I'm 39 now, have a child, and still have no major D complications.  I need to start working out because I've gained weight as I've gotten older and have a sedentary office job.  And I sometimes forget to bolus for a meal or miscount carbs and have a high.  But overall I'm happy with my diabetes and feel like I'm in a sweet spot where it's reasonably well controlled and doesn't rule my life.  My son is only 6 but I'm already looking forward to taking care of his kids someday, after I retire. 

I trust that the stress you're feeling now will be just a phase, like what I experienced, and you'll have peace with your diabetes at some point too.  Take care.  -Jenna

Hi Jenna,

Thank you so much for sharing this. It is so helpful and very reassuring to hear - just what I needed.

Got myself into a bit of a rut after hearing horror stories from a type 2 regarding his family history. I seriously did not know about all these advancements (treatment for retinopathy, etc.) and this is encouraging.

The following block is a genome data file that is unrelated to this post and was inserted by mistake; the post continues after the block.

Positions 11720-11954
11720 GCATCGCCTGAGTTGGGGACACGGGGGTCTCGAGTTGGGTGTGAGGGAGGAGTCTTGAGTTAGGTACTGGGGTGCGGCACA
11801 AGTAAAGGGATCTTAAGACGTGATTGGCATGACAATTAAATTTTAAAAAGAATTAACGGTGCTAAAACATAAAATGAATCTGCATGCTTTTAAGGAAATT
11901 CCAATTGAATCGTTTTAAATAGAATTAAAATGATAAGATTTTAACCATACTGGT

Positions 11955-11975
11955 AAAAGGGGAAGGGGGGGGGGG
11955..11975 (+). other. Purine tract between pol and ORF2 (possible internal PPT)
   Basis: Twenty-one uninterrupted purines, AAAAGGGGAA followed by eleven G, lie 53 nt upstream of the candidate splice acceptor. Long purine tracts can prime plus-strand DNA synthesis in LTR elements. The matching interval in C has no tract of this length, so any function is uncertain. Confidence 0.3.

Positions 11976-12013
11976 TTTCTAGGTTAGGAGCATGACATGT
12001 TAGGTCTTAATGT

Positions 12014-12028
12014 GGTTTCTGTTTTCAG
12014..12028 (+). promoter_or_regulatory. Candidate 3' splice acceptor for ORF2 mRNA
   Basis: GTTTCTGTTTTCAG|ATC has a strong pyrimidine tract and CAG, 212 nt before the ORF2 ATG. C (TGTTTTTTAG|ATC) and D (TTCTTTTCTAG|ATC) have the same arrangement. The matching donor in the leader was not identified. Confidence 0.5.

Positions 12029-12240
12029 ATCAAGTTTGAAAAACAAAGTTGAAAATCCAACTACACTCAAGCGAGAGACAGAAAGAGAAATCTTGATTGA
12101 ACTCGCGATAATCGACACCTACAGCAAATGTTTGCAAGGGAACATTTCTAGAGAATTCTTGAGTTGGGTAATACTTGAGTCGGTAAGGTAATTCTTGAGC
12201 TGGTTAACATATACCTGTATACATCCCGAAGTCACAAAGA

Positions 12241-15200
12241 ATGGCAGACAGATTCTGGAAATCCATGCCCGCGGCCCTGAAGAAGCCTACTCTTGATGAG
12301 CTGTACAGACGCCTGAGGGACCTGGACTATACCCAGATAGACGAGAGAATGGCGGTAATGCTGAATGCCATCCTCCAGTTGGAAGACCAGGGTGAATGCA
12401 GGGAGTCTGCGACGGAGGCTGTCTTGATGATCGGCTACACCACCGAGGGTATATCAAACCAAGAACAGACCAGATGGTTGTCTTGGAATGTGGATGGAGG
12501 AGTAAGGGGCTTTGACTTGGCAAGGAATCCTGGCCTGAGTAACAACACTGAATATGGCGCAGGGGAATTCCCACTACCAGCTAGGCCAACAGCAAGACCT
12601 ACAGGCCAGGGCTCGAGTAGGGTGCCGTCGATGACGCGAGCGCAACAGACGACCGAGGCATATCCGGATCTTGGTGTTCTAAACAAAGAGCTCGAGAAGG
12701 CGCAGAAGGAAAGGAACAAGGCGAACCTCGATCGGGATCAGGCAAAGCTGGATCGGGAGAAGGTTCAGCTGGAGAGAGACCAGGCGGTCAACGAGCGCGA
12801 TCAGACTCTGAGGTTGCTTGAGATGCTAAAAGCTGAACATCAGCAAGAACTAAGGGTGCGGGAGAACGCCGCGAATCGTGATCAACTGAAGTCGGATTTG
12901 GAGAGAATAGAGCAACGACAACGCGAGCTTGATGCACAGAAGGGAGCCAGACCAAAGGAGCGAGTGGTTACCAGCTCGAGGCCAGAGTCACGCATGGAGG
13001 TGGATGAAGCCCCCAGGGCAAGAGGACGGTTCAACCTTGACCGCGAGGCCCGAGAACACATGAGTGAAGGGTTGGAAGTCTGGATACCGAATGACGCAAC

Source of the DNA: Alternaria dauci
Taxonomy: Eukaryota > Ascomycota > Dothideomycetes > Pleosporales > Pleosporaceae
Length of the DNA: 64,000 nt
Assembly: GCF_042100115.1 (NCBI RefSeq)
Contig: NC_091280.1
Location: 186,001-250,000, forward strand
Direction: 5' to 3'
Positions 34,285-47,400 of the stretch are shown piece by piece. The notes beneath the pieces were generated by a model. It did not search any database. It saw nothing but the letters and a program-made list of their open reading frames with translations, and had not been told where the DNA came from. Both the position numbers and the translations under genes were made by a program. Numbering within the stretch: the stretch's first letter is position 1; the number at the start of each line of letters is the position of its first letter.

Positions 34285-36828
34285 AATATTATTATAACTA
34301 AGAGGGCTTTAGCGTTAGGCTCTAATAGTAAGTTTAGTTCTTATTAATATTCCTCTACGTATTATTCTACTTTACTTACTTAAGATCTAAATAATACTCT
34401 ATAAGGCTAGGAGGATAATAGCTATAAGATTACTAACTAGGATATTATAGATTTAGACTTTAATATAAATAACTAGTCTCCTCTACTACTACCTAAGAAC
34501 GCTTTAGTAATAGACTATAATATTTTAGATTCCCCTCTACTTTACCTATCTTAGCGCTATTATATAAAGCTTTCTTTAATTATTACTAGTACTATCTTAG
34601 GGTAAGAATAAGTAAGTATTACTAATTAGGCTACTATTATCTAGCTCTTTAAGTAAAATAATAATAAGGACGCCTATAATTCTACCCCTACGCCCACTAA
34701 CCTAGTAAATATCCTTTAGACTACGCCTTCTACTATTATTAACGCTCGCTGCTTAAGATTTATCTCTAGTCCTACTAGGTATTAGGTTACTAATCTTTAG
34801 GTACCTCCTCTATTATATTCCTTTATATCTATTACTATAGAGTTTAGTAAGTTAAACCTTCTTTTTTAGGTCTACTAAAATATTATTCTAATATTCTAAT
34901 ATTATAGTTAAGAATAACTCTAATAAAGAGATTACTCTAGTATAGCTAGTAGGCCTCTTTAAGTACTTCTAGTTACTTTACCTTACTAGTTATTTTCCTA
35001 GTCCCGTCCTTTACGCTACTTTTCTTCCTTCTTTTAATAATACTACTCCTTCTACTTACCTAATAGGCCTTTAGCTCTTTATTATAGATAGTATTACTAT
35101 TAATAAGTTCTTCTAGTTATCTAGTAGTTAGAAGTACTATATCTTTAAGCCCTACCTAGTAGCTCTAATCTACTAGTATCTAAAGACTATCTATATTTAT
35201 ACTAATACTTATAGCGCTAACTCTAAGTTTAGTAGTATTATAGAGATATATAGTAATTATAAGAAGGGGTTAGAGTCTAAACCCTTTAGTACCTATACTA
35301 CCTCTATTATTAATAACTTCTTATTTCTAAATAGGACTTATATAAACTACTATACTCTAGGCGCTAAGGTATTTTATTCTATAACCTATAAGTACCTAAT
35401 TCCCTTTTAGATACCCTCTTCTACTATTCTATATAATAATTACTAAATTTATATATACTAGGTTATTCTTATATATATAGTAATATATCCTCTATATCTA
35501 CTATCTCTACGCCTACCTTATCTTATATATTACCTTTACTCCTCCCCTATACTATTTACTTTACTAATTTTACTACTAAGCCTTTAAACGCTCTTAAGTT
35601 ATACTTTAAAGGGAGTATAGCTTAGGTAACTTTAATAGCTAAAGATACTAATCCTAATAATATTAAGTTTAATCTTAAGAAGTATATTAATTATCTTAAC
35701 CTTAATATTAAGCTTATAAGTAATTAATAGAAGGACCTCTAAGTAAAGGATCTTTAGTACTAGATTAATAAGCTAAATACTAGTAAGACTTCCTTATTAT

I know I'll be sleeping better tonight. Sometimes hearing it from someone else in a similar situation with a bit of knowledge goes a long way. Can't express my thanks enough.  :)

Ignore all the type 2 diabetic horror stories people try to tell you about their grandma/uncle or whomever.  It's like the people who tell horrific labor and delivery stories to pregnant women.  

And someday when you are pregnant you'll probably have concerned people pull you aside and ask if you've seen "Steele Magnolias."  

I LOVE this video and post it often.  It always helps me deal patiently when people share these "helpful" stories.


Thank you for posting this, Erin. I find myself relating to you immensely (although I am 23 and have had Type 1 for 10 years now). And to you, Jenna, thank you for YOUR posts! They were a great help to me as well.